from the very blood, a good, sound imprecation
to give the sickness and the shivering meaning.
Former things have not been forgotten,
but they have forgotten me. The dear, the sweet,
the blessed past, writes Bassani. Tongue is the pen.
Donning some blanket of decorousness
is not the prophet’s profession, not ever.
Not that I’ve tasted the prophet’s honey or fire:
I’m just a shocked, confounded fellow
who’s standing here, pumping the bellows
of his mellifluous sorrow. Yet sorrow’s the thing
for all prophets. Make a way in the wilderness,
streaming your home-studio-made recordings
from a personal wasteland. These are my thoughts.
I can’t manage the serious beard. My sackcloth
is the flannel shirt I’m wearing. But the short-circuited
months have whitened my hair, and it’s not
for nothing that Jeffrey calls me, with affectionate
mockery, the silver fox. It’s a prerequisite, finally—
being a marginal prophet, but a severe attention
to envisioned tomorrows must be present, too,
must be perceived as possible, audible, or followable.
There’s a hypothetically bright future for everything,
each wounded creature that is bitten, or bites.
And speaking of things overheard, you heard right:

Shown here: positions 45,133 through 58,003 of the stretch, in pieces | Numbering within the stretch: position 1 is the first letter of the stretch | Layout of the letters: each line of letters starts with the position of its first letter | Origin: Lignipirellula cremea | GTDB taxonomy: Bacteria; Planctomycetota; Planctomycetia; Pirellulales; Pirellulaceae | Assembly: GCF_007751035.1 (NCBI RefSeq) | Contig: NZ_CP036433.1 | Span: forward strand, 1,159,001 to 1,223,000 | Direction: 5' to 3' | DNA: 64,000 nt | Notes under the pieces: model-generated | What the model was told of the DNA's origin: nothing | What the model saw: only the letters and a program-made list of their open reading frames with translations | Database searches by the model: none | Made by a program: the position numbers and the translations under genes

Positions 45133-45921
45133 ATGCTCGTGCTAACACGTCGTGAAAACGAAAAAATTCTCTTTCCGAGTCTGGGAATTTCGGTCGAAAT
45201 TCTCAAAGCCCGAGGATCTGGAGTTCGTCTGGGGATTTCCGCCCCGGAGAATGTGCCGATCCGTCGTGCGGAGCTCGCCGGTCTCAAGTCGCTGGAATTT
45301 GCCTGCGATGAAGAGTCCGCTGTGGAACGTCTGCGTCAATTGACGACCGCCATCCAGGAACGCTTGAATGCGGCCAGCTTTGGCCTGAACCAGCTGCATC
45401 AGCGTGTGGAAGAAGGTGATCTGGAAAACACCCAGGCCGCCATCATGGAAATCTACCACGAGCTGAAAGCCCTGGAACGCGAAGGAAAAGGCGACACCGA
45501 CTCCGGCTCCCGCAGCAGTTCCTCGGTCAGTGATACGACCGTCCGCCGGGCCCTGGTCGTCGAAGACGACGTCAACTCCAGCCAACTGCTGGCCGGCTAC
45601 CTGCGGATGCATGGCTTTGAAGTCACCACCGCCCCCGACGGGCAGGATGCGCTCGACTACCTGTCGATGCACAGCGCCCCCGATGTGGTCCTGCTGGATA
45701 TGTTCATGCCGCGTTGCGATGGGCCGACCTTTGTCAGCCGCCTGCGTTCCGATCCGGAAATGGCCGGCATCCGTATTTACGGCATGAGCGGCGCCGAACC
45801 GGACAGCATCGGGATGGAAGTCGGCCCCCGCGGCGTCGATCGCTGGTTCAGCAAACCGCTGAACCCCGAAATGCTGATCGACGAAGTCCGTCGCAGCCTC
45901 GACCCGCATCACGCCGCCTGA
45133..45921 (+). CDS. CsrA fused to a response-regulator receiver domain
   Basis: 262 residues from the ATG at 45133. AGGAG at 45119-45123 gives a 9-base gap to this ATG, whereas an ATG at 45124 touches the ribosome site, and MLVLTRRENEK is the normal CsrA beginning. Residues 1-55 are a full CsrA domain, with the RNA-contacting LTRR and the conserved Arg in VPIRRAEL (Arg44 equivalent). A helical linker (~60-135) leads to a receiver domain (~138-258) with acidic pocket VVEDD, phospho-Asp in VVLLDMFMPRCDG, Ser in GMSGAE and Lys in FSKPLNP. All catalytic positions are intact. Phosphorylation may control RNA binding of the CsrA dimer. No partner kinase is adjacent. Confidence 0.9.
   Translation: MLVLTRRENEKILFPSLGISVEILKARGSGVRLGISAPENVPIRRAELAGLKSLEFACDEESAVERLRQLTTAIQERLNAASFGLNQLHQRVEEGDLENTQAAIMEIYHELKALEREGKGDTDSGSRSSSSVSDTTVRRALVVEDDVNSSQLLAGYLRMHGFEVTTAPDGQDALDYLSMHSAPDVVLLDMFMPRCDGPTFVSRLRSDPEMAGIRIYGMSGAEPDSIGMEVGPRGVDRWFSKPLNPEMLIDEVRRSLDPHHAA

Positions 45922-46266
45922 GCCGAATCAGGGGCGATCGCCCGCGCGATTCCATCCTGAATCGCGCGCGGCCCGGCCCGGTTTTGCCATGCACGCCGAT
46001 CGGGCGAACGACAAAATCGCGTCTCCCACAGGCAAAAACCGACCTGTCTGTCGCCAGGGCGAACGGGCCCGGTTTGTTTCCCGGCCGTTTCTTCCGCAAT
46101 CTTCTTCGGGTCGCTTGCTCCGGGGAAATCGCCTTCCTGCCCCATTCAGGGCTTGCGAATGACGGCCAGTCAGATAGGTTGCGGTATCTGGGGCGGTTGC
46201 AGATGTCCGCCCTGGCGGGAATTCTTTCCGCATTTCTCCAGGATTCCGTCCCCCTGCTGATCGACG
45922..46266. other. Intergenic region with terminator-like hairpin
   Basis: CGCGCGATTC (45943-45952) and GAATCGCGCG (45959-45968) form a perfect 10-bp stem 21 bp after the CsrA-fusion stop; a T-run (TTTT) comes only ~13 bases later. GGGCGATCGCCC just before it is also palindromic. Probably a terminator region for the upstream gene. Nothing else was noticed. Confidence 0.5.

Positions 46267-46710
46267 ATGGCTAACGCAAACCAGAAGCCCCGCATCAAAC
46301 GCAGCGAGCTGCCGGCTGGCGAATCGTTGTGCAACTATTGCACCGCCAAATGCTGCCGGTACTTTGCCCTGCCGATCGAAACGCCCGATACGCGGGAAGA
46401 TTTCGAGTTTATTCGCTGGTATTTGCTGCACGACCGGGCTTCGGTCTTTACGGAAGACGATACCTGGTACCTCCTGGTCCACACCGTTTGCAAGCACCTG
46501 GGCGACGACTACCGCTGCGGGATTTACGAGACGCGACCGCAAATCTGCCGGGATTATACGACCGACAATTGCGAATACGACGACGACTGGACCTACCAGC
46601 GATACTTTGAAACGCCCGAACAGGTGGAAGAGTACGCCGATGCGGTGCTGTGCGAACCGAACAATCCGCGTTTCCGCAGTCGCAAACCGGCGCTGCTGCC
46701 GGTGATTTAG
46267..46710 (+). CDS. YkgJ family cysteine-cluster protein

if I have to go out, I am going to go out singing.

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Life and Death: You know, the little things

My great aunt passed away this past Sunday. I know for many people a great aunt is a more distant relative, someone they only see a few times during their life, but my great aunt was like a second grandmother to me. She never married and didn’t have children of her own. She was handicapped her whole life and my grandmother took care of her, so she was a part of all of our family events and gatherings.  When my grandparents moved from New Orleans to live next door to my family after Hurricane Katrina she moved with them into a retirement community right around the corner from my grandparents’ new home. And when she was no longer able to manage her own apartment, she moved across the street into the nursing home.

My great aunt, Eva Marie Hubert. Isn't she lovely?

She was 80 years old, but she was mentally sharp as a tack, remembered everything, and didn’t even need reading glasses to see things perfectly. She was born in 1931 and contracted polio when she was only 10 months old. For her entire life she wore braces on her legs. She used a walker, and later a wheelchair when she lost the strength in her arms required to use the walker. My husband and I went with my family to visit her on Christmas Day. She was sitting up in her chair, looking very frail and incredibly thin, but talking about how she didn’t want to miss the Saints game on Monday night and her friend who was bringing her a pecan pie later on. She loved to give gifts. As a child I remember that every time we saw her she’d have picked out a few little things for us and have them wrapped up nicely, even after she was retired and had very little money to live on. Even in the nursing home, she would take candy or little things that people brought to her and tie them up in little plastic bags and hand them out to others in the nursing home who she thought looked sad. This Christmas she decided to give each of her grand-nieces a piece of jewelry from her own jewelry box.